A Microfluidic Platform for High-throughput micro-RNA profiling of single cells
Suman Bose*, Salil Garg, Paige Cole, Jeremy Caplin, Vikash Chauhan, Pillip Sharp, Daniel Anderson
Koch Institute of Integrated Cancer Research, MIT
Several approaches have advanced the ability to sequence messenger-RNA from single cells. MicroRNAs (miRNAs) are small regulatory RNAs that regulate cellular behavior by interacting with thousands of mRNA transcripts. miRNA expressions are less transient compared to mRNA levels and are a robust indicator of cell type and its biological state. miRNA signatures also correlate strongly with disease states. Despite this promise, there are currently no techniques for high-throughput single-cell miRNA sequencing. One challenge is trying to enrich for miRNAs from the rest of nucleic acids, since they only comprise 0.5-3% of all cellular RNAs. Fortunately, biologically active miRNAs are bound to Ago2, so capture of Ago2-miRNA complexes offers a method for isolating miRNAs from rest of the cellular RNAs.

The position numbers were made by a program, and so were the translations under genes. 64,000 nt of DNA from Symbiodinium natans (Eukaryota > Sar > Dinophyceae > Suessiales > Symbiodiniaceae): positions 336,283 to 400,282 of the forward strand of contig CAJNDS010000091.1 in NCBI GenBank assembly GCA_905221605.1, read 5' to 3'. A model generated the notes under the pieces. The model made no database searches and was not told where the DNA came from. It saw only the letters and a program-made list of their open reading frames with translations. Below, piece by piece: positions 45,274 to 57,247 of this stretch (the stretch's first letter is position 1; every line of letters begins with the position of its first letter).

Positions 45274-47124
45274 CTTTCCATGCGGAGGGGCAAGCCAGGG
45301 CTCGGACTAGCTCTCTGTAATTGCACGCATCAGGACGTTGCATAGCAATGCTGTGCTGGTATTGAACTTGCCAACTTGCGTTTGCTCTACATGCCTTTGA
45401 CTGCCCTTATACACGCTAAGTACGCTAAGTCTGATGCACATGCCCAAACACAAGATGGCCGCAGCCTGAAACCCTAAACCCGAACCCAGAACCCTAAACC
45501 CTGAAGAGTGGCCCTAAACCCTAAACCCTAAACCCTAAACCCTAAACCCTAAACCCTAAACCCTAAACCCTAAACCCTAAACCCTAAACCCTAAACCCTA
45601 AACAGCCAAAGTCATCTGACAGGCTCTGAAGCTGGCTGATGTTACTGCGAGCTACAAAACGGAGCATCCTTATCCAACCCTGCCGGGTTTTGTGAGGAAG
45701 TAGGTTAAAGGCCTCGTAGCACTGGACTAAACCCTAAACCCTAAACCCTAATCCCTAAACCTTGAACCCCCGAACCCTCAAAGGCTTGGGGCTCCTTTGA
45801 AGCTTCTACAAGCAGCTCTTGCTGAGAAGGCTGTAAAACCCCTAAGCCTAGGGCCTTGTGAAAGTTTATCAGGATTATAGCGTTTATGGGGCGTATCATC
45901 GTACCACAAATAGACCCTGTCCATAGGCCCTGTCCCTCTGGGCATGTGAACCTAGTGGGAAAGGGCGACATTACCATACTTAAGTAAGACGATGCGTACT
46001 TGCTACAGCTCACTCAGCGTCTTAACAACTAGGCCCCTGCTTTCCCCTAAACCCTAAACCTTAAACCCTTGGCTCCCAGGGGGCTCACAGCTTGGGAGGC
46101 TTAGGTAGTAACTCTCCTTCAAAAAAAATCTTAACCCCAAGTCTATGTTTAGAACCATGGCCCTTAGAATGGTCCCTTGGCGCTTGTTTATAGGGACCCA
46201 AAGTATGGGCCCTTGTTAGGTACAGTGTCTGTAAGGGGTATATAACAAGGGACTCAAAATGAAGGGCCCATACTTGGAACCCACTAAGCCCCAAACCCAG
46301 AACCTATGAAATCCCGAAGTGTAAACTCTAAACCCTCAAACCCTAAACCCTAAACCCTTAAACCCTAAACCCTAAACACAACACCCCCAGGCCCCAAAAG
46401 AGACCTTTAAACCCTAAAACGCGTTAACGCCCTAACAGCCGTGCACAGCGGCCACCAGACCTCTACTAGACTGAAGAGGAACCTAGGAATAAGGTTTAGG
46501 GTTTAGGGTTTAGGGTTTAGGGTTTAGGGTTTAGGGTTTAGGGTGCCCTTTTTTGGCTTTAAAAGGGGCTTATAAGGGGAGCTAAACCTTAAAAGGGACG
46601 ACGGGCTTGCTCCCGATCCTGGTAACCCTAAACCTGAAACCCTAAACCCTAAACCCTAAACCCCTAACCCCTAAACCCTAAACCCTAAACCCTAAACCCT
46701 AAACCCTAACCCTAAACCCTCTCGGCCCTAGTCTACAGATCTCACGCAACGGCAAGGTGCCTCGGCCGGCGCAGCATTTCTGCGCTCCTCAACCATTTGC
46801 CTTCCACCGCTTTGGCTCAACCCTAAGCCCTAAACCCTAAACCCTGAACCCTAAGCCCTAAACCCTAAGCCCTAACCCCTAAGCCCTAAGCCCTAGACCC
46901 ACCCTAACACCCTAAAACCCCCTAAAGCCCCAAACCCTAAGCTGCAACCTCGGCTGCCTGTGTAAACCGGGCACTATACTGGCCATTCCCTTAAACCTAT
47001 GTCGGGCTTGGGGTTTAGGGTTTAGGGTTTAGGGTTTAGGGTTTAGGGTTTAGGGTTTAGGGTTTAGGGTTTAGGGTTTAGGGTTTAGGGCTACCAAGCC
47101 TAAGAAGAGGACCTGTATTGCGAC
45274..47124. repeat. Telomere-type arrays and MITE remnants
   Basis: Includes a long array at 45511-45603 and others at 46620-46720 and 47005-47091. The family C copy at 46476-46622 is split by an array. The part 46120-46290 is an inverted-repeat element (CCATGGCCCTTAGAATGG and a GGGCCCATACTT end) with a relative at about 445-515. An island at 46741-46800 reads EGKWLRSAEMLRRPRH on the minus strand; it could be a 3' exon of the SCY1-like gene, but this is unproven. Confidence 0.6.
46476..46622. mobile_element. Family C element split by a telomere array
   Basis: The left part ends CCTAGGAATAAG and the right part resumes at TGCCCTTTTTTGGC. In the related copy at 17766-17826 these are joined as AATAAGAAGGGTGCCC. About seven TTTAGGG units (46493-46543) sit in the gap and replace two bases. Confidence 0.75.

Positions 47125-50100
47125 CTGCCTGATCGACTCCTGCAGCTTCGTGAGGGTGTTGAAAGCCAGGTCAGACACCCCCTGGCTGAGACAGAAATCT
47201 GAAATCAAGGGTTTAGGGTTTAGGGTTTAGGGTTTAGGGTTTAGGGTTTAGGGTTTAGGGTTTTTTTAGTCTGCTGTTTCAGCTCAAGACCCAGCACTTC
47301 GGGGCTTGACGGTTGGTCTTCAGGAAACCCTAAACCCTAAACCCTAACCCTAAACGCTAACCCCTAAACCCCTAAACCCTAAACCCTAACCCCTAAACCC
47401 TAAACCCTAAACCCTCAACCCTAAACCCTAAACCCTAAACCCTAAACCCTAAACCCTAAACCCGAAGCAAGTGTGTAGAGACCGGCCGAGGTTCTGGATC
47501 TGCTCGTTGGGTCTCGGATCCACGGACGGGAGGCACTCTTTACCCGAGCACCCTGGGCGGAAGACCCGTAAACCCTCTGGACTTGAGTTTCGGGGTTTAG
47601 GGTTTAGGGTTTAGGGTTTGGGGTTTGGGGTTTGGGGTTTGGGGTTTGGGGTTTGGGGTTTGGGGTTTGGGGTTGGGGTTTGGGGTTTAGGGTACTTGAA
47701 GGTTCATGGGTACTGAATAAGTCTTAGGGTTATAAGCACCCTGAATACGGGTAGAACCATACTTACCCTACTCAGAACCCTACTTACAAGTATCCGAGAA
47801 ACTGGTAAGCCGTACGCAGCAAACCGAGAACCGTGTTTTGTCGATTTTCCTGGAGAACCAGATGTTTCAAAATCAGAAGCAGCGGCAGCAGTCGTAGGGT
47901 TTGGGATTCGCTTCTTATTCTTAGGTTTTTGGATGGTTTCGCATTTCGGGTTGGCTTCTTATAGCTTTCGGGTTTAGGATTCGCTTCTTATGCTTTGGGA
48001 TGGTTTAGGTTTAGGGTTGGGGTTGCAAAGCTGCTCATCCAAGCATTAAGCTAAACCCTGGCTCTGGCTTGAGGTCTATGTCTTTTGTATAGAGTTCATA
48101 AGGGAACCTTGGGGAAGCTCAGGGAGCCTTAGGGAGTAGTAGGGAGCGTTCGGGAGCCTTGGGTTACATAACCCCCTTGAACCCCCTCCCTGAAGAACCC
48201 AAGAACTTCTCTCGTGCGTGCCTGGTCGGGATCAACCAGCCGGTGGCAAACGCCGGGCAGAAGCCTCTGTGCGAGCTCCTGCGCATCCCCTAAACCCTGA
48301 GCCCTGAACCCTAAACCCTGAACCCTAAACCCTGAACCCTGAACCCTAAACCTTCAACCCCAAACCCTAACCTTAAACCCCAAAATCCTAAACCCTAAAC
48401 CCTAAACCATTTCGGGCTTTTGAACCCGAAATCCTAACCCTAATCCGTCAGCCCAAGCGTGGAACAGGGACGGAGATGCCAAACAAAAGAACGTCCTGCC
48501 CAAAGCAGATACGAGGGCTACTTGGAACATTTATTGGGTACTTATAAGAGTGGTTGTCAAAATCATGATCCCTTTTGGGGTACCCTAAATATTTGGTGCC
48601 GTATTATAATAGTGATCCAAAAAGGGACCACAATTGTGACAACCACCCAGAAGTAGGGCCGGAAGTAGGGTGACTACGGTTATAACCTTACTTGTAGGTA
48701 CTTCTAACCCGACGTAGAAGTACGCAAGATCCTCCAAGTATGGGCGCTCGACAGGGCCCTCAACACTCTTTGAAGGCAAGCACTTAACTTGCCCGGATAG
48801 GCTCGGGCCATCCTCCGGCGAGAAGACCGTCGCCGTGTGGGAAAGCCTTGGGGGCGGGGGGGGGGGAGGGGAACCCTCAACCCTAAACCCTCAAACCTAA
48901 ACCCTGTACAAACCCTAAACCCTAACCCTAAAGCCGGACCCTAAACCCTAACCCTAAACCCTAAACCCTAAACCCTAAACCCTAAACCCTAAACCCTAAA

Here we report a microfluidic device that enables enrichment of miRNA from single cells and process them for sequencing. The device works by encapsulating single cells within droplets containing i) magnetic beads coated with anti-Ago2 antibody and ii) a magnetic bead carrying DNA barcodes. The cells are lysed within droplets and released Ago2-miRNAs are captured on the beads. A specially designed microfluidic magnetic tweezer, then isolates the magnetic beads from the larger droplet into a small sub-droplet. The miRNA enriched droplets are heated to release the miRNAs, which are then ligated to the DNA barcodes. Using the device, we demonstrate capture of >40% of miRNAs from single cells and subsequent >15-fold enrichment of miRNA over other cellular RNAs. Finally, we discuss application of the device in single cell miRNA profiling of mouse ES cells.
The ability to profile miRNA in single cells will have implications in many areas of biology and medicine, including identification of new cell types and providing insights into states of cancer stem cells. More generally, this platform technology would enable isolation of any analyte of interest that can be bound by an antibody opening possibility for analysis such as sc-ChIP Seq and sc-proteomics.